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How to change font color of $variables for php codes in Sublime Text 3?

Hey everyone,

I'm relatively new to Sublime Text 3 and I'm currently working on a project using PHP. I was wondering if anyone could help me out with changing the font color of the $variables in my PHP code.

I've been trying to find a solution, but so far I haven't had any luck. I know that Sublime Text uses a color scheme to define the syntax highlighting, and I'm assuming that's where I need to make the changes.

Could someone please guide me through the process of changing the font color specifically for the $variables in my PHP code? I'd really appreciate any help or pointers!

Thanks in advance!

All Replies


Hey there!

I had a similar issue a while back, and after some trial and error, I managed to change the font color of PHP variables in Sublime Text 3. To do this, you would need to modify the color scheme file.

First, go to "Preferences" in the Sublime Text menu and select "Browse Packages." This will open the Packages directory in your file explorer.

Within the Packages directory, locate the folder for your currently active color scheme. It should be in the "Color Scheme - Default" folder. Open this folder.

Inside the color scheme folder, you'll find a file with the extension ".tmTheme" or ".sublime-color-scheme." This is the file responsible for defining the syntax highlighting.

Make a backup copy of the color scheme file before making any changes, just in case you want to revert later.

Next, open the color scheme file in a text editor. You can use Sublime Text itself or any other plain text editor that you prefer.

Now comes the fun part! Locate the section in the file that defines the colors for variables. It could be labeled "variable" or "variable.language.php" depending on the specific color scheme you're using.

Within that section, you'll find attributes such as "foreground" or "color" that determine the font color. Simply change the value of these attributes to the desired color for your PHP variables.

Once you've made the changes, save the file and go back to Sublime Text. Open a PHP file or restart Sublime Text to see the updated font color for your variables.

Keep in mind that modifying the color scheme file will affect the appearance of other elements as well, so make sure to experiment and fine-tune until you achieve the desired result.

I hope this helps! If you have any further questions or need clarification, feel free to ask.


Hey fellow Sublime Text 3 users!

I faced a similar challenge when I started working with PHP in Sublime Text 3. After some digging and experimentation, I found a way to change the font color of PHP variables. Let me share my approach with you.

Initially, I explored the color scheme folder within the Sublime Text Packages directory. However, I quickly realized that directly modifying the color scheme file could lead to unintended consequences and affect other elements of the syntax highlighting.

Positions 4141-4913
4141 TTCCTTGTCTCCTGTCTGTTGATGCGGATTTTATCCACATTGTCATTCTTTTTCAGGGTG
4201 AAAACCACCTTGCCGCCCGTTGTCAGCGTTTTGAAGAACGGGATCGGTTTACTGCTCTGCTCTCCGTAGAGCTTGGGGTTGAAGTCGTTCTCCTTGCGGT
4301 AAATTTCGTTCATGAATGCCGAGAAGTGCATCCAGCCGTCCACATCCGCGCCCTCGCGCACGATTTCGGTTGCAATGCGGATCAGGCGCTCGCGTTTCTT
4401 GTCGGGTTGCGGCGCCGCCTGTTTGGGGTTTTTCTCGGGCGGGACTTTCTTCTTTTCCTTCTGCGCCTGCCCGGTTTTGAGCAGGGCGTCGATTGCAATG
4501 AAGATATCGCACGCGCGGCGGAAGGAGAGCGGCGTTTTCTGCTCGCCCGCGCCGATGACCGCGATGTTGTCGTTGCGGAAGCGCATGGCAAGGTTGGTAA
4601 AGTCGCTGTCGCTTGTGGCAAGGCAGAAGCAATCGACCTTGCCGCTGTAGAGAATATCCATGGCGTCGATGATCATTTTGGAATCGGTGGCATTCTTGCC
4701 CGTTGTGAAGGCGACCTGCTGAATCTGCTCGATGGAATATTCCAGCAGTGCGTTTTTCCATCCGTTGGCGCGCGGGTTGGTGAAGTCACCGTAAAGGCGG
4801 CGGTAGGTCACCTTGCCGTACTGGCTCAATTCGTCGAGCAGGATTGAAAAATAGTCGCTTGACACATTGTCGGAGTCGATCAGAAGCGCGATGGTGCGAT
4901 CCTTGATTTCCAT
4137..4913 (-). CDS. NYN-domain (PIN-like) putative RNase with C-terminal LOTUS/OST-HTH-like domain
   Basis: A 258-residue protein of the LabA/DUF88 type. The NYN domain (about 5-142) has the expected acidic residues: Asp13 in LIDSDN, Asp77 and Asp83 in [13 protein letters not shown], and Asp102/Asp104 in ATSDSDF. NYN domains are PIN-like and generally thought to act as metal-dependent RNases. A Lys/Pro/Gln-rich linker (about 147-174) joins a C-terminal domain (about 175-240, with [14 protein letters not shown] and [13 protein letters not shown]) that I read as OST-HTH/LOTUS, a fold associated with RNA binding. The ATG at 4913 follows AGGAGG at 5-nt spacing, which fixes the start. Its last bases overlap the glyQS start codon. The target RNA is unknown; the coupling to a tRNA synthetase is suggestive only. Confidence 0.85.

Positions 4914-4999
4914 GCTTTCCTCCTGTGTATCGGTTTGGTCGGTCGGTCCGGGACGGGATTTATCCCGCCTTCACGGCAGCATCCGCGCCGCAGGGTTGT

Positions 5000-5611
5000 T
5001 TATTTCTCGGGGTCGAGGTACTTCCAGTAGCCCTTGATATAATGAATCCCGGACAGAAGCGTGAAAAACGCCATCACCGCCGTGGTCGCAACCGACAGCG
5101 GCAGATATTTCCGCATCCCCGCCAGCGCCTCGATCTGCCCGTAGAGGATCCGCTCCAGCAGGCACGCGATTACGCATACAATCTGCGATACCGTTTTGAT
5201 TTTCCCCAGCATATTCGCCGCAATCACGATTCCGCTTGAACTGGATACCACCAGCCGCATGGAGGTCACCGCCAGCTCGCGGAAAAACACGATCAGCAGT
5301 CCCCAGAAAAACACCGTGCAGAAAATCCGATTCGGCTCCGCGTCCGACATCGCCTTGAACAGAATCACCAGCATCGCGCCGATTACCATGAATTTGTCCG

Instead, I stumbled upon an incredibly useful package called "PHP Companion" that made the whole process much more straightforward. Here's what I did:

1. First, ensure you have Package Control installed in Sublime Text 3. If not, you can easily install it by following the instructions on the official Package Control website.

2. Once Package Control is set up, open the Command Palette in Sublime Text (Ctrl+Shift+P or Cmd+Shift+P).

3. In the Command Palette, start typing "Package Control: Install Package" and select this option when it appears.

4. A list of available packages will show up. Search for "PHP Companion" and press Enter to install it.

5. After installation, open your PHP file in Sublime Text, select a PHP variable ($variable), and press Alt+Shift+O (Windows/Linux) or Option+Shift+O (Mac). This keyboard shortcut will trigger the PHP Companion's command to highlight all instances of the selected variable.

6. Now, with all instances of the variable highlighted, press Ctrl+Shift+F (Windows/Linux) or Cmd+Shift+F (Mac) to open the Find and Replace panel.

7. In the Find field, type the name of the variable you selected (including the $ sign).

8. In the Replace field, you can specify the font color you desire using CSS color names, hex codes, or RGB values. For example, you can use "red," "#ff0000," or "rgb(255, 0, 0)" to set the font color to red.

9. Finally, click the "Replace All" button to change the font color of all occurrences of the variable in the file.

I found this method really handy as it allows you to modify the font color of PHP variables on the fly, without affecting other elements of the color scheme or syntax highlighting.

Give it a try and let me know if it works for you! If you have any questions or encounter any issues along the way, I'd be happy to help out. Happy coding!

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